Court victory for housing manager demoted in gay marriage row
Published by Max Salsbury for 24dash.com in Housing and also in Legal
Court victory for housing manager demoted in gay marriage affair
A housing manager who was demoted by his housing association for posting internet comments about gay marriage has won a court battle against his employer.
Trafford Housing Trust (THT) demoted Adrian Smith from his management position and gave him a 40% pay cut after he wrote on his Facebook page that gay marriage was "an equality too far".
Mr Smith started legal action against THT with the financial backing of The Christian Institute.
It was revealed during the trial that the housing association took action against Mr Smith because it was concerned that it would lose a gay rights charter award if it didn't.
However the judge, Mr Justice Briggs, ruled that THT had no right to demote Mr Smith and had breached the terms of his contract. He said: “In my judgment Mr Smith’s postings about gay marriage in church are not, viewed objectively, judgmental, disrespectful or liable to cause upset or offence.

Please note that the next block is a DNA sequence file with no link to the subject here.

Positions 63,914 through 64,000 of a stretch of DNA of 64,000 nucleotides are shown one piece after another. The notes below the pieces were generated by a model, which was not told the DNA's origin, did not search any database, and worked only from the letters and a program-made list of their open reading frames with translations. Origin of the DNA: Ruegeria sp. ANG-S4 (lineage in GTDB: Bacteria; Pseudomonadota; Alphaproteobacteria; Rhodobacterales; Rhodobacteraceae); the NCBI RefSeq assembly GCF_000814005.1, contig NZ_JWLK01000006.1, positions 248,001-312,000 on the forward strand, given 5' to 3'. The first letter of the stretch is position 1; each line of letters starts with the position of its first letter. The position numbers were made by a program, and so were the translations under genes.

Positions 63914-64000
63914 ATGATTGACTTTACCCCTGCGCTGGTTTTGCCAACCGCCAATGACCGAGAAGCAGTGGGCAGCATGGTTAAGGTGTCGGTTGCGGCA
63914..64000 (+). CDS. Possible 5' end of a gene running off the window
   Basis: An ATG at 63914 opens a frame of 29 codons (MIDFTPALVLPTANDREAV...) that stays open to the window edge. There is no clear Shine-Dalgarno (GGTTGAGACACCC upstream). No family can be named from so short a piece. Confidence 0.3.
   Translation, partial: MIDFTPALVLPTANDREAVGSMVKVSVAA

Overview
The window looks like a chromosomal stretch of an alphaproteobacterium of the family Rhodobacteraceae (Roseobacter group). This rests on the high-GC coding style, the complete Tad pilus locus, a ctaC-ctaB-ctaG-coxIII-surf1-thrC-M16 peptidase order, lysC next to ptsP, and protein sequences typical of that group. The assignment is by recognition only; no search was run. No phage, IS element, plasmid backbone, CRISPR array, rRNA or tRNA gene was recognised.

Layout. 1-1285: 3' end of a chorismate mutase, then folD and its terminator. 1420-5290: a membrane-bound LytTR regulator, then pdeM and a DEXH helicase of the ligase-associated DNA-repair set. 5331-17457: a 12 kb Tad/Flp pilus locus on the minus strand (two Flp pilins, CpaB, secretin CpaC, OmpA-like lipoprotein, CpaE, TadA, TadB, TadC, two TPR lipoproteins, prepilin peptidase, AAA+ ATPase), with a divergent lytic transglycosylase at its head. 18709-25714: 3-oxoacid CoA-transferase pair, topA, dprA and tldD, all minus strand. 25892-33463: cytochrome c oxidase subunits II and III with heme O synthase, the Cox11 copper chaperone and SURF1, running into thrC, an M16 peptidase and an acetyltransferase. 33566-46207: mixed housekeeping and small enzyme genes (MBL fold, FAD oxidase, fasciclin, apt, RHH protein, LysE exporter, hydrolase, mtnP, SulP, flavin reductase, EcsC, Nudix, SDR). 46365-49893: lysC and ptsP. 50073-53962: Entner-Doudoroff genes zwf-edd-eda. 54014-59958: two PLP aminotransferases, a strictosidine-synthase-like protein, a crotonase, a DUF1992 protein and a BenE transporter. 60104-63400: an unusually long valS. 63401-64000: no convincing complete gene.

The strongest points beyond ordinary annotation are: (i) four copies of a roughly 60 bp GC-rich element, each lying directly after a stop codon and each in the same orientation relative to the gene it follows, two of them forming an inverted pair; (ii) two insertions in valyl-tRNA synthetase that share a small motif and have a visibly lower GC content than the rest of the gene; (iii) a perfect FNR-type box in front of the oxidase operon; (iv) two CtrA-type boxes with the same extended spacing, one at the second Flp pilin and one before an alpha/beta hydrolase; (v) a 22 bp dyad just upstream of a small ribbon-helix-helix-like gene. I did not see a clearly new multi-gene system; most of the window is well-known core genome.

“As to their content, they are widely held views frequently to be heard on radio and television, or read in the newspapers.” Justice Briggs also rejected claims that Mr Smith’s comments were homophobic.
Mr Smith said: “I have won today. But what will tomorrow bring? I am fearful that, if marriage is redefined, there will be more cases like mine – and if the law of marriage changes people like me may not win in court.
“Does the Prime Minister want to create a society where people like me, people who believe in traditional marriage, are treated as outcasts? That may not be his intention, but that’s what will happen.
Matthew Gardiner, chief executive at Trafford Housing Trust, said: “We fully accept the court’s decision and I have made a full and sincere apology to Adrian. At the time we believed we were taking the appropriate action following discussions with our employment solicitors and taking into account his previous disciplinary record.
“We have always vigorously denied allegations that the Trust had breached an employee’s rights to freedom of religious expression under Human Rights and Equalities legislation and in a written judgment handed down on 21st March 2012, a district judge agreed that these matters should be struck out.
“This has been a case about the interpretation of our code of conduct and the use of social media by our managers.
“This case has highlighted the challenges that businesses face with the increased use of social media and we have reviewed our documentation and procedures to avoid a similar situation arising in the future. Adrian remains employed by the Trust and I am pleased this matter has now concluded.”